What do ETD, ETA, ATD, CRD and TT mean?

Update date:
21 May 2024
Date of publication:
30 May 2023
Reading time: 3 minutes
Rail transport of containers from China

Table of contents:

In the world of transport, it is extremely important to be fluent in terms that are used as the daily bread of the transport industry before loading or after unloading goods. Often, a situation may arise where our business partner uses one of the following phrases and we do not quite know what it means in practice. It is worth here take a moment and focus a little on this topic so that nothing can surprise us any more. All names are given in English, with an explanation next to them. 

What is the difference between an ETD and an ETA ?

ETD → Estimated / Expected Time of Departure) - in practice, this means the expected date of departure of the ship, train or, in the case of air transport, the departure of our goods. This gives us an exact date for the departure of the cargo. 

Often, in conversations with our logistics partners, we may ask what the ETD is for the cargo i.e. in this case when our ship, train or plane will set sail.

ETA > (Estimated / Expected Time of Arrival) → in this case, this term informs us what the planned arrival time of the sea, rail or air transport is. Of course, the arrival time given assumes the expected arrival time of the cargo. 

During transports we can ask our business partners when the ETA of the cargo is planned, this can change along the way.

In addition, the following concepts can still be encountered:

ATD > ( Actual Time of Departure ) → In the case where the ETD is the scheduled departure, departure or departure time of our cargo then the ATD specifies the exact time when the cargo set off. In the case where the logistics company gives us the ETD time it is only the expected departure time of our cargo. As in transport is sometimes delayed and that is why the term ATD was created, to report when the transport actually goes out.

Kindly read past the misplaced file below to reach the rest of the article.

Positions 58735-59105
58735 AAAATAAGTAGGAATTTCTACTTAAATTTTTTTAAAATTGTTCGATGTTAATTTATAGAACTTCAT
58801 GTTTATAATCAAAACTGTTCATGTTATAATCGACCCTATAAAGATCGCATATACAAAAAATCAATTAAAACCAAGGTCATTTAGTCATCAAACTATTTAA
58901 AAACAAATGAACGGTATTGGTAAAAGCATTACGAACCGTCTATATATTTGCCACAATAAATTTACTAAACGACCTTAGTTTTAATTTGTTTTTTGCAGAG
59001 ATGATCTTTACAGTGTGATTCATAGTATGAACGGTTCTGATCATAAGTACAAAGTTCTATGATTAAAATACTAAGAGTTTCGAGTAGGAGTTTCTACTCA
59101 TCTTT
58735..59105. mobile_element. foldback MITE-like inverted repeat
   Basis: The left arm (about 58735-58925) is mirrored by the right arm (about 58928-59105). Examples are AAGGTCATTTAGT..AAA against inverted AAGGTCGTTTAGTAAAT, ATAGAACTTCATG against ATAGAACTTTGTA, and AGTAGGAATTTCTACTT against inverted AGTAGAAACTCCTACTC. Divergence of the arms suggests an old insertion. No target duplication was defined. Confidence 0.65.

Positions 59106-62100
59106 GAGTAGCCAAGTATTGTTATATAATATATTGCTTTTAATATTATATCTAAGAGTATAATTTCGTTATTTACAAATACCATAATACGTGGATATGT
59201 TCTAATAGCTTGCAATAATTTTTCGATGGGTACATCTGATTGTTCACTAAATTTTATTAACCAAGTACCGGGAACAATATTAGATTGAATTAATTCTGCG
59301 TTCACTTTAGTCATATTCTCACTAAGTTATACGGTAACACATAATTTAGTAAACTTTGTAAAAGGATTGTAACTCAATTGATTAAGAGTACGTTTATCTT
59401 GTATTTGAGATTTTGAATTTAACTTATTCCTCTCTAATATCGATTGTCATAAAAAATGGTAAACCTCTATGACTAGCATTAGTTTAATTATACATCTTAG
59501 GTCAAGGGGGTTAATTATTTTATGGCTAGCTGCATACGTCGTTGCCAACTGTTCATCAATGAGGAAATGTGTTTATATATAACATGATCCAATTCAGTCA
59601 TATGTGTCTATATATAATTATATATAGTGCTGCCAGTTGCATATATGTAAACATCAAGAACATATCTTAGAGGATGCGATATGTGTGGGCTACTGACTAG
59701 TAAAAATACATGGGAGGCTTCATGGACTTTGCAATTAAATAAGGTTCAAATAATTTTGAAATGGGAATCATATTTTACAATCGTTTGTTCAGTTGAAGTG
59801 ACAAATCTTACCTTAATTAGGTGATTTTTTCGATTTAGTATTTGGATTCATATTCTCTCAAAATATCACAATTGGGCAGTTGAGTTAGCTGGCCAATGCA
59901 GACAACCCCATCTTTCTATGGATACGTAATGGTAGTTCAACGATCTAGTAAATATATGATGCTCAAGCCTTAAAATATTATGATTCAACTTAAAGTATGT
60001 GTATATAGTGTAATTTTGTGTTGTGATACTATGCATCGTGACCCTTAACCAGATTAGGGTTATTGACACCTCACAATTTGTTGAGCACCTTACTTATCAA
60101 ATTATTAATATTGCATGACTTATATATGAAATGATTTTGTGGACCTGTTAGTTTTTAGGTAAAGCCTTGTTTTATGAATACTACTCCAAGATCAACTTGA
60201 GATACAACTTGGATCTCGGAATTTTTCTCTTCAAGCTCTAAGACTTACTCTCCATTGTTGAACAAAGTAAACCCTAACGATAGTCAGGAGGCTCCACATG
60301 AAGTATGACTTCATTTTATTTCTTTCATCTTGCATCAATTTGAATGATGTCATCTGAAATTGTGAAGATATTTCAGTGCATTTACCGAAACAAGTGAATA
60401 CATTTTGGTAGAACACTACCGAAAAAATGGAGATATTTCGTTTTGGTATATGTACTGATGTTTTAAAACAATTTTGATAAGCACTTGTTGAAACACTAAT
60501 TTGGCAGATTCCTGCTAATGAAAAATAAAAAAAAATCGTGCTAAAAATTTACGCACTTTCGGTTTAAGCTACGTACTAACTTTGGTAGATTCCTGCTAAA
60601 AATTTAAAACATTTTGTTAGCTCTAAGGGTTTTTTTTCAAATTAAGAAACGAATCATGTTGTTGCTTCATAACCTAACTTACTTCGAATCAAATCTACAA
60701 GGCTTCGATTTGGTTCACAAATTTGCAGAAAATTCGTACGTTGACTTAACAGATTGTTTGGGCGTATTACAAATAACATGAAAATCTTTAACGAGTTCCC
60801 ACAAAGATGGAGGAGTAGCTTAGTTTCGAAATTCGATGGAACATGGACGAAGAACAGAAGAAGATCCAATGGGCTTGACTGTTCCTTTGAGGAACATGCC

What does CRD mean? 

CRD > ( Cargo Readiness Date ) -> i.e. the so-called readiness of the cargo , in contacts with our logistics and trading partners this abbreviation will refer to the date on which the cargo will be ready for dispatch.

What does TT mean? 

TT > ( Transit Time ) -> The concept defines what is the transport time that a cargo will drive, sail or fly to its destination. It defines the time from the departure of the means of transport i.e. ATD to arrival at the rail or air terminal or port. It does not include the time from the readiness of the cargo to the delivery of the goods to the place of departure. 

It does not include the time when the goods are collected from our shipper and awaiting shipment, nor does it include the time of delivery from the air, rail or port terminal directly to our address.

Below is an illustration, just to make it a little easier.

All concepts presented will apply to both sea, rail and air freight

Transit time per transport:

In all these types, you have to add the time it takes to deliver the cargo to the place of shipment and the time it takes to clear customs and deliver the cargo once it arrives in Poland. This is time that unfortunately we cannot speed up.

In the case of air transport, the goods must be delivered to the airport usually 2-3 days before arrival, a time not included in the transit time quoted by the companies.

In the case of the railways, cargo must be at the terminal usually seven days in advance of the scheduled departure date before departure.

For sea transport, it all depends on the shipowner chosen, but it is assumed that the container must arrive at the sea terminal 3 to 7 days in advance. Always ask when the CUT-OFF is for a container / cargo. This date represents the final time at which the container/cargo must be delivered to the port in order to make it to the planned departure. If we fail to produce, we may be charged an additional fee.

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